• Simulation of Sequential Access on a Direct-access File
    • Example of Index and Relative Files
    • Directories
    • Directory Structure
      • A collection of nodes containing information about all files
      F 1 F 2 F 3 F 4 F n Directory Files Both the directory structure and the files reside on disk Backups of these two structures are kept on tapes
    • A Typical File-system Organization
    • Operations Performed on Directory
      • Search for a file
      • Create a file
      • Delete a file
      • List a directory
      • Rename a file
      • Traverse the file system
    • Organize the Directory (Logically) to Obtain
      • Efficiency – locating a file quickly
      • Naming – convenient to users
        • Two users can have same name for different files
        • The same file can have several different names
      • Grouping – logical grouping of files by properties, (e.g., all Java programs, all games, …)
    • Single-Level Directory
      • A single directory for all users
      Naming problem Grouping problem
    • Two-Level Directory
      • Separate directory for each user
      • Path name
      • Can have the same file name for different user
      • Efficient searching
      • No grouping capability
    • Tree-Structured Directories
    • Tree-Structured Directories (Cont)
      • Efficient searching
      • Grouping Capability
      • Current directory (working directory)
        • cd /spell/mail/prog
        • type list
    • Tree-Structured Directories (Cont)
      • Absolute or relative path name
      • Creating a new file is done in current directory
      • Delete a file
      • rm <file-name>
      • Creating a new subdirectory is done in current directory
        • mkdir <dir-name>
      • Example: if in current directory /mail
      • mkdir count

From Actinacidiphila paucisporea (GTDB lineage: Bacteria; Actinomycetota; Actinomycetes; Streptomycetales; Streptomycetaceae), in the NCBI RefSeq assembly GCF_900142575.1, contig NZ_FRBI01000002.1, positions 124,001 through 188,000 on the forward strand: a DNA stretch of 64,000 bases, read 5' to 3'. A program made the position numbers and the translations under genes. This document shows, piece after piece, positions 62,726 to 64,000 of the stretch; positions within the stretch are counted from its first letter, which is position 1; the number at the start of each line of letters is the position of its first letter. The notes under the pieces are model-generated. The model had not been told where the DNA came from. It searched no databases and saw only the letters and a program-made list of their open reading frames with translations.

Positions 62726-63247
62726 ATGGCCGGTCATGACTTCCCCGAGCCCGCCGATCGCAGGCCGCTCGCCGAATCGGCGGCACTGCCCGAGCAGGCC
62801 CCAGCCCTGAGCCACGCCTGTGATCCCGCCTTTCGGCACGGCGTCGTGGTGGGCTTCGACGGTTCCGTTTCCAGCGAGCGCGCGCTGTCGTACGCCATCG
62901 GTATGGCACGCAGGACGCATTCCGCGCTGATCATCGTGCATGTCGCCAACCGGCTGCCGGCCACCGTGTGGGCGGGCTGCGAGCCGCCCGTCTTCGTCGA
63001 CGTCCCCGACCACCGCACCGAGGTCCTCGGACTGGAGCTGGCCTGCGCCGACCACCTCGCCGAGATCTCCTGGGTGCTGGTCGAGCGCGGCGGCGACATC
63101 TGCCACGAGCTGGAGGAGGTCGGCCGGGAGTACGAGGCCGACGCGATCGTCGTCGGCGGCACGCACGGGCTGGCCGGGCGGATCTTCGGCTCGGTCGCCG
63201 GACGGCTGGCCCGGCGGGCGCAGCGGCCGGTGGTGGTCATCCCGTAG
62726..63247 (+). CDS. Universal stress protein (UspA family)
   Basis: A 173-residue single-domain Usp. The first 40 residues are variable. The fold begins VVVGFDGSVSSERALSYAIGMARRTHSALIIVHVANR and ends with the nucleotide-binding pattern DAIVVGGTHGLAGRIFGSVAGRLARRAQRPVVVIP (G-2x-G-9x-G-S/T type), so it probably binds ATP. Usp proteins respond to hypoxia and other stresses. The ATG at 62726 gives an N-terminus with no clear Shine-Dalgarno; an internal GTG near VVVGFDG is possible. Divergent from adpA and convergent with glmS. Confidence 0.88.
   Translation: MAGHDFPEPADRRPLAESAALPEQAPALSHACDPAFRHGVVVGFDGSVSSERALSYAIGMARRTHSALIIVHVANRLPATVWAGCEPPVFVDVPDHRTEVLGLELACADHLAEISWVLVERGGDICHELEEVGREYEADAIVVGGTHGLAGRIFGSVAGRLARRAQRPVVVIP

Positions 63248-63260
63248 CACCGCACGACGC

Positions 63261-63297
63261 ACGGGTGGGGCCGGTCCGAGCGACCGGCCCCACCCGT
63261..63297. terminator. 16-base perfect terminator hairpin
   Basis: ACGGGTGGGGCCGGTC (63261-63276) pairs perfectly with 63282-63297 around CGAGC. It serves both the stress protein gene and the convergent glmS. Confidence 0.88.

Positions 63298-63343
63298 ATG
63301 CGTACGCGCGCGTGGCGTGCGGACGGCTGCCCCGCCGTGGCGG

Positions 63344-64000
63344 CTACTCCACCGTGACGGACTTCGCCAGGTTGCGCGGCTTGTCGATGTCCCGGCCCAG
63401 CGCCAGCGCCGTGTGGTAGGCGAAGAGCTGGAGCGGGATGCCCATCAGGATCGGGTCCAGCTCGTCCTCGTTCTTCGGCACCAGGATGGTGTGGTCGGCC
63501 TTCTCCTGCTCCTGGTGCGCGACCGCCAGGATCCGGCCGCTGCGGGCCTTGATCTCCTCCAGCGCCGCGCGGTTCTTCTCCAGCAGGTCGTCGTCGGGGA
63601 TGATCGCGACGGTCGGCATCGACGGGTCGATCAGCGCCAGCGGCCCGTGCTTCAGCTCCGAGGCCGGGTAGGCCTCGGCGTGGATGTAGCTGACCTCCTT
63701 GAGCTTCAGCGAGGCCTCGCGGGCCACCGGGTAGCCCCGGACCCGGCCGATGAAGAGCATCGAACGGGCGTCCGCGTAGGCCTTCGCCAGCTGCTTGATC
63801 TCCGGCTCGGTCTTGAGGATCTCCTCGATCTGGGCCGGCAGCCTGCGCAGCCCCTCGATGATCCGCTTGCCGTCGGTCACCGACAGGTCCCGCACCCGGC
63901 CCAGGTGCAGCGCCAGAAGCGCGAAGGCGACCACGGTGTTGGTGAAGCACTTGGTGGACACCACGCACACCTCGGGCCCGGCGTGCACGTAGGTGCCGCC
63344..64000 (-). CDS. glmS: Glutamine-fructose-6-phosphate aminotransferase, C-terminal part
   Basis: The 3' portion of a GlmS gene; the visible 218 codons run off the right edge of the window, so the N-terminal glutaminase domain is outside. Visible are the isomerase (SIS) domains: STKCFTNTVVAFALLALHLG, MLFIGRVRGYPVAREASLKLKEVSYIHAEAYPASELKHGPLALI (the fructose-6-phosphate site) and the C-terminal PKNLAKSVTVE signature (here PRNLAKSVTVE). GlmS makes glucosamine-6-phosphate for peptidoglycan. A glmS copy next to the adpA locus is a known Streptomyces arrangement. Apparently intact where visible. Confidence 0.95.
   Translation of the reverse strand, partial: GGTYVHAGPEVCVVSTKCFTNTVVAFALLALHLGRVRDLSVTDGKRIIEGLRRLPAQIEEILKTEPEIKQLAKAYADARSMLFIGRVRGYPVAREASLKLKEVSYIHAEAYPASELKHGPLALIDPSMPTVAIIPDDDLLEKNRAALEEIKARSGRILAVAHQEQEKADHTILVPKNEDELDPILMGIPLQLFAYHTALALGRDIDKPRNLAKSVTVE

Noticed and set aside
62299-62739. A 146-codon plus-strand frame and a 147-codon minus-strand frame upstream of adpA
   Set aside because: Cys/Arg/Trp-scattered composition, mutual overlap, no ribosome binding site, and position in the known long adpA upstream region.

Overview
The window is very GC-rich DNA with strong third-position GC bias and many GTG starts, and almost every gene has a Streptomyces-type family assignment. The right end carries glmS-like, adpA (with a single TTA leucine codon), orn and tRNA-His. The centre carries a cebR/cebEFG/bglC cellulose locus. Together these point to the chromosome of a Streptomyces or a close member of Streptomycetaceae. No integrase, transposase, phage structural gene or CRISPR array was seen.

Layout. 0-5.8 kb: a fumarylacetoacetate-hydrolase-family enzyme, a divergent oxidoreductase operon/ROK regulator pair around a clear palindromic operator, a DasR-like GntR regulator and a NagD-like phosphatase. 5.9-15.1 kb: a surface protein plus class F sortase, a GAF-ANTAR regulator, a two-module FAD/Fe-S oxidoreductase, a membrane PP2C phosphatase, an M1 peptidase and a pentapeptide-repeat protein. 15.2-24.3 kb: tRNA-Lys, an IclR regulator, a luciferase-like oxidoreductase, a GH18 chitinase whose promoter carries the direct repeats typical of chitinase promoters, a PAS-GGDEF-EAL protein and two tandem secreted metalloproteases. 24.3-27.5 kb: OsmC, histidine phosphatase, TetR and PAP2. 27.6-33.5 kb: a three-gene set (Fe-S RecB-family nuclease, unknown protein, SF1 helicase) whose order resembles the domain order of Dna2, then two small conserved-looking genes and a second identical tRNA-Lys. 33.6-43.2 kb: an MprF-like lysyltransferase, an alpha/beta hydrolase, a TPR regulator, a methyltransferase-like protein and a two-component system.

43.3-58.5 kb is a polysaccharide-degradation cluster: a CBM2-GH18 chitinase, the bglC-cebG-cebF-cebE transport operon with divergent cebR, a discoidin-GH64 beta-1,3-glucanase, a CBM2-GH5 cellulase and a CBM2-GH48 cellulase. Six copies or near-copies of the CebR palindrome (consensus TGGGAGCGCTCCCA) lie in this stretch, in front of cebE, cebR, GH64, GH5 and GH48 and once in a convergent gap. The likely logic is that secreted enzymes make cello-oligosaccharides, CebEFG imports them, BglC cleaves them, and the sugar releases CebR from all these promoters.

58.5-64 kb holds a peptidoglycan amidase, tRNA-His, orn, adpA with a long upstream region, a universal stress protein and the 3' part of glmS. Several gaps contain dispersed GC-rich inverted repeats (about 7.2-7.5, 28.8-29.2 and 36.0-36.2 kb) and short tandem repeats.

mail prog copy prt exp count Deleting “mail”  deleting the entire subtree rooted by “mail”
    • Acyclic-Graph Directories
      • Have shared subdirectories and files
    • Acyclic-Graph Directories (Cont.)
      • Two different names (aliasing)
      • If dict deletes list  dangling pointer
      • Solutions:
        • Backpointers, so we can delete all pointers Variable size records a problem
        • Backpointers using a daisy chain organization
        • Entry-hold-count solution
      • New directory entry type
        • Link – another name (pointer) to an existing file
        • Resolve the link – follow pointer to locate the file
    • General Graph Directory
    • General Graph Directory (Cont.)
      • How do we guarantee no cycles?
        • Allow only links to file not subdirectories
        • Garbage collection
        • Every time a new link is added use a cycle detection algorithm to determine whether it is OK
    • File System Mounting
      • A file system must be mounted before it can be accessed
      • A unmounted file system (i.e. Fig. 11-11(b)) is mounted at a mount point
    • (a) Existing. (b) Unmounted Partition
    • Mount Point